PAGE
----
LONDON — Mulberry’s road to recovery will be long — but a new beginning is in sight, the company’s executive chairman Godfrey Davis told WWD Thursday.
In the year to March 31, Mulberry Group saw its profits fall more than 50 percent to 8.6 million pounds, or $13.7 million, due to a series of one-off costs and a dip in sales, which the company had warned about in the spring.
The drop came in part from a decision to write down the net carrying value of two U.S. stores, creating a non-cash charge of 2.7 million pounds, or $4.4 million. The company had also warned that costs related to the exit of former chief executive officer Bruno Guillon earlier this year would also dent profits.
Sales in the 12 months dipped about 1 percent to 163.5 million pounds, or $260 million, dented by a 6 percent fall in wholesale sales. As reported, Mulberry’s South Korean clients abruptly canceled their orders earlier this year. The country represented about 20 percent of the wholesale business.
Dollar figures have been calculated at average exchange rates for the periods to which they refer.
It’s been a turbulent 12 months for the British brand, which lost both Guillon and its creative director Emma Hill. Mulberry issued multiple profit warnings after its attempts to move upmarket too rapidly, a move that left its core British customer behind.
Davis, who had helped steer Mulberry to success as ceo before Guillon’s arrival, is now running day-to-day operations as executive chairman. He said during an interview that growth is once again within Mulberry’s grasp.
“I think the first six months of this year will be difficult, but there will be green shoots,” David said. “The second half will see improvement, and we’ll see the full benefit of the changes we’re making in the 2015-16 year.”
Davis said the brand would remain a luxury player, but one that sells product suited to modern lives and real people. Indeed, earlier this week, Mulberry revealed that Thierry Andretta had joined its board as an independent non-executive director, with immediate effect.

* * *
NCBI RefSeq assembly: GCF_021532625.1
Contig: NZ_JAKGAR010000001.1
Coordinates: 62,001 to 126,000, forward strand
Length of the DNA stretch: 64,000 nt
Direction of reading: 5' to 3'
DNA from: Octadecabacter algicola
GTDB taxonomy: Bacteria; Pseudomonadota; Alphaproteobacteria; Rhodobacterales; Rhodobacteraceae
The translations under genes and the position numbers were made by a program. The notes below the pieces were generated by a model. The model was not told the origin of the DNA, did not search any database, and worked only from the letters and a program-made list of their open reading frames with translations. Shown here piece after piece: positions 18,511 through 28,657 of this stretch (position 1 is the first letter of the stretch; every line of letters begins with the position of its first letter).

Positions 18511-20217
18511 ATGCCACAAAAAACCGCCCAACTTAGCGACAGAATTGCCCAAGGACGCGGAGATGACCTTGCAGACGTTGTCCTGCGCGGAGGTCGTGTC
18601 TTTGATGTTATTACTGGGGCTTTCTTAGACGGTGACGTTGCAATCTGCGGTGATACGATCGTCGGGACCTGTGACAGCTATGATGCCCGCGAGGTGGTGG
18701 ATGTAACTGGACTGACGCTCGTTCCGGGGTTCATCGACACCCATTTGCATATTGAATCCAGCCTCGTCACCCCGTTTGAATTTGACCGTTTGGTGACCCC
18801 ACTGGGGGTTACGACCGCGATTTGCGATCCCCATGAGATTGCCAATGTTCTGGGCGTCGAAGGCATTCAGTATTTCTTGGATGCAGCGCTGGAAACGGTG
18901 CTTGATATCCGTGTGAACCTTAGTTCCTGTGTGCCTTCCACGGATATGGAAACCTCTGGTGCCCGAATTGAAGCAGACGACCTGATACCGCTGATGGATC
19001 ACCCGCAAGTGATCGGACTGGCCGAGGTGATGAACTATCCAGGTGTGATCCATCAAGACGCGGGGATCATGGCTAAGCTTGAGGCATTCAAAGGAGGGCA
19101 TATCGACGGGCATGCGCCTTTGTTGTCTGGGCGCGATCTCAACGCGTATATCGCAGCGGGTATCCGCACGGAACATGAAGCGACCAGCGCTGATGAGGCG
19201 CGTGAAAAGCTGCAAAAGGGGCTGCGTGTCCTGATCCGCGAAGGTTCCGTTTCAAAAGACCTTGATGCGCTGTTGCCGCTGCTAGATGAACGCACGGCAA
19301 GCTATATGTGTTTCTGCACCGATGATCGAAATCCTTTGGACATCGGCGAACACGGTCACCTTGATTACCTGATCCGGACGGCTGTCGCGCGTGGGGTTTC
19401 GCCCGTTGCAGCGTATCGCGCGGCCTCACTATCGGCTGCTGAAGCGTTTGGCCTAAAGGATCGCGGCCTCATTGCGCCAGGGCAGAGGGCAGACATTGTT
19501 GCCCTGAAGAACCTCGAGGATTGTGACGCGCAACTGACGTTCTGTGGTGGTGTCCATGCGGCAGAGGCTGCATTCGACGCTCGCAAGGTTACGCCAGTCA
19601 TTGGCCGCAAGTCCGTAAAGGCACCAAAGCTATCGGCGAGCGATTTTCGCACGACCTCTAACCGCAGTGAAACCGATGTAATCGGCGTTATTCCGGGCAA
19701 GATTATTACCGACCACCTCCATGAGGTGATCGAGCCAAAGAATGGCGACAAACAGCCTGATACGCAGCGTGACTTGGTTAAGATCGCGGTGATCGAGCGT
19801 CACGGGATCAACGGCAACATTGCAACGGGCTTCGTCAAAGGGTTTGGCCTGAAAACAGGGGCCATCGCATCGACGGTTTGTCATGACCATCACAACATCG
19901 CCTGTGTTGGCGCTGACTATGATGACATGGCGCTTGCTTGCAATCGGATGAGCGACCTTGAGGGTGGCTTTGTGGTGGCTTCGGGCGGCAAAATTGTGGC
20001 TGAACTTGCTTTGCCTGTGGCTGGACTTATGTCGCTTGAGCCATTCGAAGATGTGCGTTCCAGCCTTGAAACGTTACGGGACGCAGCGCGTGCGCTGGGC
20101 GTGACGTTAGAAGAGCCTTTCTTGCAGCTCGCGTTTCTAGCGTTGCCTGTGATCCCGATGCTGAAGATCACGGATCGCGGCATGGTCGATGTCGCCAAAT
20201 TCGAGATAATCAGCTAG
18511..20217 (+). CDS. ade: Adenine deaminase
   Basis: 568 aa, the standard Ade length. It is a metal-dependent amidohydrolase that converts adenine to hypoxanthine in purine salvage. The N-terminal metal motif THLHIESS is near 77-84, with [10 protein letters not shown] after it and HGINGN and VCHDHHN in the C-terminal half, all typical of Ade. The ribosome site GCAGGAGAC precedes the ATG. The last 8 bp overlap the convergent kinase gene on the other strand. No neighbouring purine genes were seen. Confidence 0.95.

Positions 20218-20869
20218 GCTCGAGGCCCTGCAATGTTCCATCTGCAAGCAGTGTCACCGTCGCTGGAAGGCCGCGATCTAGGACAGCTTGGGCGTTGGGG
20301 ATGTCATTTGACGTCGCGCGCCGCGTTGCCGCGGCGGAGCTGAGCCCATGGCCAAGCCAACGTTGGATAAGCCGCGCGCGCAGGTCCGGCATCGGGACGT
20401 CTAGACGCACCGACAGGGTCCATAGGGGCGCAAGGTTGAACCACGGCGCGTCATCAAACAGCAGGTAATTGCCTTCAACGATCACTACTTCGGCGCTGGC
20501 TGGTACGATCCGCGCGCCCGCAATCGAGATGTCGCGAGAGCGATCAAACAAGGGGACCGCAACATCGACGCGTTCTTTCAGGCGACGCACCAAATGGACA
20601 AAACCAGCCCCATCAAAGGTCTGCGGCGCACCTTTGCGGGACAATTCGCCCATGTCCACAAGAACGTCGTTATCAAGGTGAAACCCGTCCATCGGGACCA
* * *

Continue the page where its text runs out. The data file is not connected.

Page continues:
Andretta is currently ceo of the Italian jewelry brand Buccellati, and has worked at Lanvin, Moschino, the former Gucci Group, LVMH Moët Hennessy Louis Vuitton, Céline and Emanuel Ungaro.
One of Davis’ first efforts has been to reintroduce a more accessible price range.
“We have listened to our customers and are introducing attractive new products in the key 500 [pounds] to 800 pounds price range,” said Davis. At current exchange, the bags cost $840 to $1,340.
“As a first step, we introduced the new Tessie collection two weeks ago, which is proving popular,” said Davis, adding that the bags have been on the shop floor for the past two weeks, and have already joined the ranks of Mulberry’s bestsellers.
He said one of the big mistakes that Mulberry had made over the past 18 months was to take its eyes off the entry price level, and put too big a focus on the stockkeeping units at the top. Now, he said, Mulberry is seeking a more balanced product offer.
“Things did go wrong in the past, but some things went right,” he said, pointing to the success of the Willow bag, which is priced at 1,500 pounds, or $2,500.
The current fiscal year is off to a sluggish start, with total retail sales 9 percent below the corresponding period last year, and like-for-like sales down 15 percent in the 10 weeks to June 7. A double-digit decline in wholesale sales is expected for the 2014-15 year.
Davis clarified the first-quarter figures. He said they were distorted by major clearance activity in the corresponding period last year for the Alexa and Bayswater bags, and added that none of the company’s recent changes had come into effect for the first eight of those 10 weeks.
Davis said a backpack designed by Cara Delevingne would hit shelves in September and will continue into spring 2015. Mulberry has added pouches and small leather goods to the Delevingne offer.
Asked about succession plans, he said the company’s priority was to lock in a new creative director before beginning a hunt for a new ceo. With regard to store openings, the brand plans to open five new units this year, in Las Vegas, Dallas, Germany and France. It will open its Paris flagship on Rue Saint-Honoré next year.
Alberta Ferretti's "Rainbow Week" sweaters are back. The designer closed her #MFW show with a few day-of-the-week sweaters, which first debuted on the catwalk last January as part of the pre-fall 2017 collection. #wwdfashion (📷: @delphineachard)